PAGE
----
Bratmeister

| April 07, 2005

Interesting to Know That:

  • A brat is a seasoned coarse-ground pork sausage of German origin.
  • They can be grilled, broiled or pan-fried. Some people like to parboil them in beer or wine before browning them on the grill to add a unique flavor.
  • Ralph F. and Alice Stayer started their family-owned bratwurst business in 1945 when they purchased a butcher shop named after their quaint hometown of Johnsonville, Wis.
  • Johnsonville offers tasty recipes, contests and free goodies at their website, www.johnsonville.com
  • You can book the Big Taste Grill for your own event by calling (800) 382-6187. But be advised the grill needs to be booked eight months to a year in advance.

    When trucker Dale Romens gets to his delivery stop, he sets up his grill, throws on an apron, grabs some tongs and begins grilling bratwurst. The practice might seem a bit unusual, even if the 35-year veteran of the road was a food fanatic. But you have to first consider Romens’ grill. It’s 45 feet long, six feet in diameter and can cook up to 750 brats at one time – or 2,500 brats an hour.

    The grill is a converted tanker with glowing coals artwork along it’s lower half, and it opens like a barrel grill to reveal a fully contained outdoor cooking center that can feed thousands. The truck and trailer are part of Johnsonville Sausage’s marketing effort. Romens, who boasts nearly 3 million safe miles, drives his truck all over the eastern half of the United States, while another driver pilots an identical truck in the country’s western regions.

    At a recent stop in Indianapolis for the Powerstroke Diesel 200, Romens grilled brats for NASCAR truck race fans. “This is a fun job,” he says, wiping the sweat off his brow. “We go anywhere they want us to go.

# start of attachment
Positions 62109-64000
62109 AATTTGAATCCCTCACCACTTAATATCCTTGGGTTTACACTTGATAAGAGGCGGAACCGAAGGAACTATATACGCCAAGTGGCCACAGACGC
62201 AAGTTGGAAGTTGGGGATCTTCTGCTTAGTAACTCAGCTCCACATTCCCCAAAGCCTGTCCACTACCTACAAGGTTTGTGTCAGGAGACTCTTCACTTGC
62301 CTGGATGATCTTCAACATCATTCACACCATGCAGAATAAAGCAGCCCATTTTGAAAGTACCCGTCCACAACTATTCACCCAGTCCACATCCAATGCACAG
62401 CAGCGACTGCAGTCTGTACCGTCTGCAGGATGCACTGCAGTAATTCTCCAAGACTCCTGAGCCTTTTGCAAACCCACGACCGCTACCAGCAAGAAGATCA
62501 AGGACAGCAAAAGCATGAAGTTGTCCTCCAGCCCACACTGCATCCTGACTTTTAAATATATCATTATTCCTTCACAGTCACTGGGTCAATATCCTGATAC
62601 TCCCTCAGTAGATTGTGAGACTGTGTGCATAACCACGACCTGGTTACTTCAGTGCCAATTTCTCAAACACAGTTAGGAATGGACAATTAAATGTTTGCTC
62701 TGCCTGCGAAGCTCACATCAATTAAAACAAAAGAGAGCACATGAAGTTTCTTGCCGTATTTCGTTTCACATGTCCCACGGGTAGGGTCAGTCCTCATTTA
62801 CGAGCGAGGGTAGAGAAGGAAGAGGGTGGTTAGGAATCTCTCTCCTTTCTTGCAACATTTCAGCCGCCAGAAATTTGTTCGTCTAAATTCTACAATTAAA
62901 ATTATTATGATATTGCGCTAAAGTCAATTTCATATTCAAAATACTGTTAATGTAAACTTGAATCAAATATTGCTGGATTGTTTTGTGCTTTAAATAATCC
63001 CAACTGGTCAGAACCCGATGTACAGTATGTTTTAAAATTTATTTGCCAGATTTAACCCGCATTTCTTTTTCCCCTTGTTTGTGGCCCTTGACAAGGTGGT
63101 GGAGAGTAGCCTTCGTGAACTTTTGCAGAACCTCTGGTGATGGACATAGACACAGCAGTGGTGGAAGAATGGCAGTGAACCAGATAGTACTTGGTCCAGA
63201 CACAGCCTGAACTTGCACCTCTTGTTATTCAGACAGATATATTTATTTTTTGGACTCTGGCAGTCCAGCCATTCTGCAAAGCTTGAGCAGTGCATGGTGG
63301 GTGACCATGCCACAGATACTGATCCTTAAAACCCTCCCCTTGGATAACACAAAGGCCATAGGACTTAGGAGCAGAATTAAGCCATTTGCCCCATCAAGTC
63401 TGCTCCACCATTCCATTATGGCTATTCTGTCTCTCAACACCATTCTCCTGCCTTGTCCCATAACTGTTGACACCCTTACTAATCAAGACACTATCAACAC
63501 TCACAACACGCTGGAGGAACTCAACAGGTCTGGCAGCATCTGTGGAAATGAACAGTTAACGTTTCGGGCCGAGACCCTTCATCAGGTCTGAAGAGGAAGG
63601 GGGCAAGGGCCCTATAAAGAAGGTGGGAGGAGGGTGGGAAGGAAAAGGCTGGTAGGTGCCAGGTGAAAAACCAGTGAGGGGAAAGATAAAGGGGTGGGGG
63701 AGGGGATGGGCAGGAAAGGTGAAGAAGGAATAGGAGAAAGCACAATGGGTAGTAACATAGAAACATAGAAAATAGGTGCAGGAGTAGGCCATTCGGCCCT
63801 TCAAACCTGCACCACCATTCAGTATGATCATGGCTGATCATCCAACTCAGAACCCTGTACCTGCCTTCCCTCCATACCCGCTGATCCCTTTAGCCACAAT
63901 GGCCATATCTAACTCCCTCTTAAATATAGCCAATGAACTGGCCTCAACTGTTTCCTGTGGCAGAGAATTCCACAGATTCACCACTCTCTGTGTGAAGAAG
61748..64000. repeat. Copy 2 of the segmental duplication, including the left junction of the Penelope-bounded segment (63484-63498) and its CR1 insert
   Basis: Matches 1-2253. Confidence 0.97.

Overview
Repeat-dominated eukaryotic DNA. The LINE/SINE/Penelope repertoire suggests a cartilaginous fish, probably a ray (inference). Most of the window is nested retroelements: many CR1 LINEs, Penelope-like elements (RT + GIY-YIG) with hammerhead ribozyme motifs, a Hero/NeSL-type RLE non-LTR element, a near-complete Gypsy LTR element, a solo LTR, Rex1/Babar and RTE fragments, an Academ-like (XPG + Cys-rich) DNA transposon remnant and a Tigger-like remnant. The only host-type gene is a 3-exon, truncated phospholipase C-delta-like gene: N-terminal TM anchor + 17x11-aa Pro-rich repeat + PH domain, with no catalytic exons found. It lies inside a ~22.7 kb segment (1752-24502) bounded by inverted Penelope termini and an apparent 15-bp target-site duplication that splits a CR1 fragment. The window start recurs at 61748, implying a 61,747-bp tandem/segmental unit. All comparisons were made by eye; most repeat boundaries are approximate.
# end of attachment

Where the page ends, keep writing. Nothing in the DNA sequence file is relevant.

Josh Majewski, who works on the tour along with Romens, says the trucks go to about 180 events a year, including auto races, football games and the Kentucky Derby. Both men work for GMR Marketing, a company that operates more than a dozen such tours.

    Dan Kieliszewski, vice president of mobile operations for GMR, says as many as 15 semis are on the road depending on the time of year. The exhibits range from fairly simple ones, like one the company manages for the International Truck and Engine Company, to extremely ambitious, like GMR’s Microsoft Xbox Odyssey tour.

    “The Xbox system includes two semis that are parked parallel 50 feet apart,” Kieliszewski says. “An inflatable dome spans the gap between them, creating a 50 by 70-foot enclosed gaming environment.”

    Xbox Odyssey includes 52 gaming stations, some of which are built into the trailers and fold down. “It’s as close to a rock show as you can get without the elaborate set up. Xbox takes only a day or two to set up – not a week, like a big concert.”
    Odyssey becomes a two-level game park complete with VIP lounge, DJ stand and overhead video screens.

    Veteran trucker Dale Romens gets to show off both his driving and grilling skills at Johnsonville’s Big Taste Grill.

    Companies like Microsoft and Johnsonville contract for such marketing efforts because they give the companies direct contact with their customers, usually in an entertaining, event-oriented environment. Such tours take as long as two years to put together. Getting a unit on the road can take 90 to 120 days once planning is complete and a contract is signed, Kieliszewski says.

    The company uses different manufacturers to build the units, employing trailer manufacturers and kiosk builders. And it provides the drivers, trucks, support personnel and chase vehicles in most cases.

    Sometimes an exhibit takes longer to put together. In the case of the Xbox tour, the inflatable dome took six months alone to create. The truck is now on its third year and still doing well, Kieliszewski says.

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